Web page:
Having led from the front with a patient 129 that helped New Zealand finish with a sizable total, skipper Kane Williamson was pleased with the application shown by his batsmen in the ongoing first Test against Pakistan in Mount Maunganui. New Zealand finished with a total of 431 but it took them 155 overs to reach there, with their scoring rate of 2.78 being their slowest in the first innings of a home Test in the last 10 years.
Admitting that it wasn’t the easiest of conditions for batting, Williamson said the focus was to spend as much time as possible at the crease. “It was really tough. Obviously, the ball was moving around quite a bit and they asked good questions in good areas. It was also quite difficult to score and to get a rhythm scoring – a lot of the partnerships we built were more around time than a flow of runs.
“That was just the nature of the conditions and it’s what you expect when you get put into bat – you expect the wicket to offer a bit for the bowlers, and it did. It was nice that we had a few things go our way and our guys applied themselves really well against a Pakistan attack that bowled really beautifully and were disciplined and were perhaps a bit unlucky.”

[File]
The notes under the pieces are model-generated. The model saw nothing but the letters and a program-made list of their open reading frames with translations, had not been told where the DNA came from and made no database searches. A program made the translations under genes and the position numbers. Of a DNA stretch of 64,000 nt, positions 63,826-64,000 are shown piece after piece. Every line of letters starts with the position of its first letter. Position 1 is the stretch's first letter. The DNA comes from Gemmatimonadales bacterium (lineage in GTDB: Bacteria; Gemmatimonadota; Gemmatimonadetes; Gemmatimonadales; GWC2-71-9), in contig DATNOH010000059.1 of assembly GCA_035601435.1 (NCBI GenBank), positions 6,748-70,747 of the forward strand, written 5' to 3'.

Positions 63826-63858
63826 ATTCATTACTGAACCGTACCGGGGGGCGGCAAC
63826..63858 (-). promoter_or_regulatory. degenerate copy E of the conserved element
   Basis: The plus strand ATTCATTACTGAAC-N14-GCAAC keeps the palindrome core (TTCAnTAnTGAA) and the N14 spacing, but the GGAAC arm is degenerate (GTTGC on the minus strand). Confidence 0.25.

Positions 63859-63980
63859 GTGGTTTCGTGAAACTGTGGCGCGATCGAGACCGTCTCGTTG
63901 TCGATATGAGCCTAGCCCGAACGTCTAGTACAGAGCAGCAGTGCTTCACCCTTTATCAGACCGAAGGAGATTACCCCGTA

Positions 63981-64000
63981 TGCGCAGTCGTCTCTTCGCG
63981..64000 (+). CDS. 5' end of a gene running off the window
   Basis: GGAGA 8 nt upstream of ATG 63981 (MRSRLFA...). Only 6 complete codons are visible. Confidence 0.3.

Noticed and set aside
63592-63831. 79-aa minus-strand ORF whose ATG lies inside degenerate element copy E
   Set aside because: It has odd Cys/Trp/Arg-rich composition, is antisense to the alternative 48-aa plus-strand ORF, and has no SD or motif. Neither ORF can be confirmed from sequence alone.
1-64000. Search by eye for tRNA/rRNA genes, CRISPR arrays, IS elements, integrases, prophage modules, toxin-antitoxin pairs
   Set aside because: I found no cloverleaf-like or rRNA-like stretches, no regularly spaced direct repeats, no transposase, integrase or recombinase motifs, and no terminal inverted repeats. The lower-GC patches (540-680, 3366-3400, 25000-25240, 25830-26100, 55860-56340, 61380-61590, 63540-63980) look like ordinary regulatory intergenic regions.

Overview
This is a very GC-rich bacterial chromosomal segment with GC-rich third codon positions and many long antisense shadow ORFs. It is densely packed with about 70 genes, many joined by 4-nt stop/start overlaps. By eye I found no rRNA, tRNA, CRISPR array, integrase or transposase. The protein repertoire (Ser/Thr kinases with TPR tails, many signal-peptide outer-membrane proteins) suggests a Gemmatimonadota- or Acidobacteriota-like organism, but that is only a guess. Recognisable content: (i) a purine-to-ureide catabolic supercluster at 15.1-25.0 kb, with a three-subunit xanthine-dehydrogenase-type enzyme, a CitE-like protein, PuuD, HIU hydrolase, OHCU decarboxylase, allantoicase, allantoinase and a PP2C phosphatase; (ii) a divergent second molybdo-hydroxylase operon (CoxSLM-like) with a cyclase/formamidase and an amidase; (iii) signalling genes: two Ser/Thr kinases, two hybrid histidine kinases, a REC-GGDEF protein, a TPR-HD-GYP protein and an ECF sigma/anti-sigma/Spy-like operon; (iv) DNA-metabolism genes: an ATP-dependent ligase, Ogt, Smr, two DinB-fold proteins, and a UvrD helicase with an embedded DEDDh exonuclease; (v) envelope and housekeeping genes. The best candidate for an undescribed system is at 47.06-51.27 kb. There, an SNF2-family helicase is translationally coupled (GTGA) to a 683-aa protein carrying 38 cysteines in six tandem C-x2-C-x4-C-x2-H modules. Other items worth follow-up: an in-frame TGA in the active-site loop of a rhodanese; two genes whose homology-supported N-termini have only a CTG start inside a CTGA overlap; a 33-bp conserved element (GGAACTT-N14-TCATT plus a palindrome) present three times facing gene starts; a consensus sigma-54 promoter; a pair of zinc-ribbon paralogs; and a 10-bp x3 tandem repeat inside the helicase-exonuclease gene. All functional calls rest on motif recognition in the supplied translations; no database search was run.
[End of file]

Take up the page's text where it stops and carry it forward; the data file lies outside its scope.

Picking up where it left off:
With catches going down and having also missed the opportunity to take a review that would have sent Williamson back on 86 on Day 1, the rub of the green hasn’t quite gone Pakistan’s way in this Test. However, the century partnership between Williamson and Henry Nicholls which came to an end when the latter was out attempting to pull a short delivery, was a fortuitous dismissal for Pakistan. Replays revealed that the ball had come off the forearm, with Nicholls deciding against reviewing it.
Speaking about the dismissal and the discussion between the two batsmen at that stage, Williamson said: “It was very difficult to see from my end, there were a couple of contacts on both arms, and he was fairly confident that it hit the thumb, which, I guess, when you look at the replay, is surprising, because it was some distance away, but it is one of those things, when it makes contact and it happens so quickly, it is tough. When you see it when you walk off it’s a bit of a shame, but one each, I guess.”
Patience has been the hallmark of this Test and Williamson wants that to also continue with the ball when they resume on Day 3, with Pakistan at 30 for 1. “We know we’re going to have to put in a big effort with the ball in hand and be really patient to get those rewards. There were some good signs tonight and hopefully the cracks are starting to open.”